Texting is one of the most distracting activities to perform behind the wheel. Studies have found that a person texting while driving has a much higher risk of involvement in an accident compared to someone who is not texting while driving. Learning some facts about texting and driving can help motorists become more aware of its inherent dangers.
For example, texting is so dangerous because it takes your eyes away from the road and your hands off of the steering wheel. But even voice-activated texting apps that let you keep your hands on the wheel and eyes on the road can be dangerous. Finally, texting also takes your mind off of the task of driving.
More Texting and Driving Facts and Statistics
The following statistics and facts on texting and driving cited by Distraction.gov clearly demonstrate how pervasive this activity is among American motorists and how dangerous it can be.
- On an average, you take your eyes off the road for about five seconds when you're texting. (Citing Virginia Tech Transportation Institute – VTTI)
- Texting while driving increases the risk of getting involved in an accident threefold. That's enough time to travel the length of a football field if traveling at 55 mph. (Citing VTTI)
- Approximately 25 percent of teen drivers admit to answering a text at least once every time they drive. (Citing University of Michigan Transportation Research Institute – UMTRI)
- Twenty percent of teenagers and 10 percent of parents admit to multi-message texting conversations while driving. (Citing UMTRI)
Want a more visual demonstration of the dangers? Check out our previous blog post about an ad shown to moviegoers in Hong Kong.
Washington Laws on Texting While Driving
If the statistics above don’t persuade Kirkland drivers to put their phones away while driving, then maybe this texting and driving fact will: Washington state bans all motorists from texting.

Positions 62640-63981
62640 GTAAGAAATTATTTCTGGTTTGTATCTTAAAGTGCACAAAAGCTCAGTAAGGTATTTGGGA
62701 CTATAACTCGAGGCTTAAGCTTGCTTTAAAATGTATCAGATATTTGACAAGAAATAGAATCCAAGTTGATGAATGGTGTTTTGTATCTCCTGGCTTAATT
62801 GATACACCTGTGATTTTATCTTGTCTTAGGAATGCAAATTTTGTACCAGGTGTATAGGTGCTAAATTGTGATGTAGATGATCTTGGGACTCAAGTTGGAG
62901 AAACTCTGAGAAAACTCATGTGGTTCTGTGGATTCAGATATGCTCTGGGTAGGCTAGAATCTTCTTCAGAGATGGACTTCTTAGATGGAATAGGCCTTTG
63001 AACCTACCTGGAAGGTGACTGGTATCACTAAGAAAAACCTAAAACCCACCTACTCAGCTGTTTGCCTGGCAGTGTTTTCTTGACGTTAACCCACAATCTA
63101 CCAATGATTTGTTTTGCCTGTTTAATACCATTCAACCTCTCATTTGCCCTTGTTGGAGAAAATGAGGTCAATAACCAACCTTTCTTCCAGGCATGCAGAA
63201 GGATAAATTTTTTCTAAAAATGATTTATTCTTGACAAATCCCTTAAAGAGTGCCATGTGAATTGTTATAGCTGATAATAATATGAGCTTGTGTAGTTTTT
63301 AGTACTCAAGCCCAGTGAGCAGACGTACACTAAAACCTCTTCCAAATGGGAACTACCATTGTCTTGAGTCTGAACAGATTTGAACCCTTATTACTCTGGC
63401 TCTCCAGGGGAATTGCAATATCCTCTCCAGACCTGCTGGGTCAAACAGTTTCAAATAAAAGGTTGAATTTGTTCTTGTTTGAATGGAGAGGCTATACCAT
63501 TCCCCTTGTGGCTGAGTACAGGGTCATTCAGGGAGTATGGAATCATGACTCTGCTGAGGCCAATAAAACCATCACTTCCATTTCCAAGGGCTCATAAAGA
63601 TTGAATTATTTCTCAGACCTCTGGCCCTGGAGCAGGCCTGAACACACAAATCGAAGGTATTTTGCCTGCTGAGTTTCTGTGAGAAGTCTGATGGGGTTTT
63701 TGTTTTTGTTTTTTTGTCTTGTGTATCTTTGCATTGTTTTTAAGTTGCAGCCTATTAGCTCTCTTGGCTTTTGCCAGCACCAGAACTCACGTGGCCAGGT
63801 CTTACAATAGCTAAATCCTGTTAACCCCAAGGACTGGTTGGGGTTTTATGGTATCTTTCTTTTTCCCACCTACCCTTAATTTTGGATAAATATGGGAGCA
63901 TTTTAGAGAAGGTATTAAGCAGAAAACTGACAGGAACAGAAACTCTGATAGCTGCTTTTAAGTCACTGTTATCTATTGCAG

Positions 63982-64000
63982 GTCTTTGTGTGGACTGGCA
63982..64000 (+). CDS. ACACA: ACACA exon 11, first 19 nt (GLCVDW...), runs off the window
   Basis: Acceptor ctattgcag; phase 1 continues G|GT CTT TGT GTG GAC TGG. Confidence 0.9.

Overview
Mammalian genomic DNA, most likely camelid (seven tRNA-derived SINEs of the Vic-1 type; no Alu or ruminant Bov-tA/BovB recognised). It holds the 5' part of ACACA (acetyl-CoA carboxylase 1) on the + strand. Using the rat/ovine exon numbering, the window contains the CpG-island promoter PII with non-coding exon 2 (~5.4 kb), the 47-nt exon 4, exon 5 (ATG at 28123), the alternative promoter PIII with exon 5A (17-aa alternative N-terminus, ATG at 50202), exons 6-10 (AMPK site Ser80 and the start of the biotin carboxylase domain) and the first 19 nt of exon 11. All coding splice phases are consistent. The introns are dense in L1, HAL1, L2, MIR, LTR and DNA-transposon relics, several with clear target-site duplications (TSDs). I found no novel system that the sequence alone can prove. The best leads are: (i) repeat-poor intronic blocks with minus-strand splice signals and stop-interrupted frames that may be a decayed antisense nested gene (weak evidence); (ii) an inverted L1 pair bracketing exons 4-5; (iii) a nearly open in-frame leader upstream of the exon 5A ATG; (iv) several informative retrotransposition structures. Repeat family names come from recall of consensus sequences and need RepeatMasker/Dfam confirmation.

It also bans use of handheld mobile devices in general for all drivers, and bans hands-free devices for novice drivers. These are all primary laws, meaning police officers do not need to see any other traffic infractions before pulling over a motorist for texting while driving.
Distracted Driving is Negligence
A driver who is texting while driving is clearly negligent and also legally culpable when he causes an accident while driving. However, if you were in an accident with a distracted motorist, it is not always easy to prove that the person was using a cell phone. Even if you saw the person using a texting device just before the accident, it is very likely that the motorist will deny use of the cell phone.
However, there are ways to prove that the person was using a cell phone at the time of your accident driving. Talk to an attorney about accessing the motorist’s phone records. You may also rely on eyewitness testimony that the other driver was texting.
Speak to a car accident lawyer about how you can identify the other motorist’s negligence and recover compensation for your damages. If you’re in the Kirkland area, contact Max Meyers Law or use our contact form.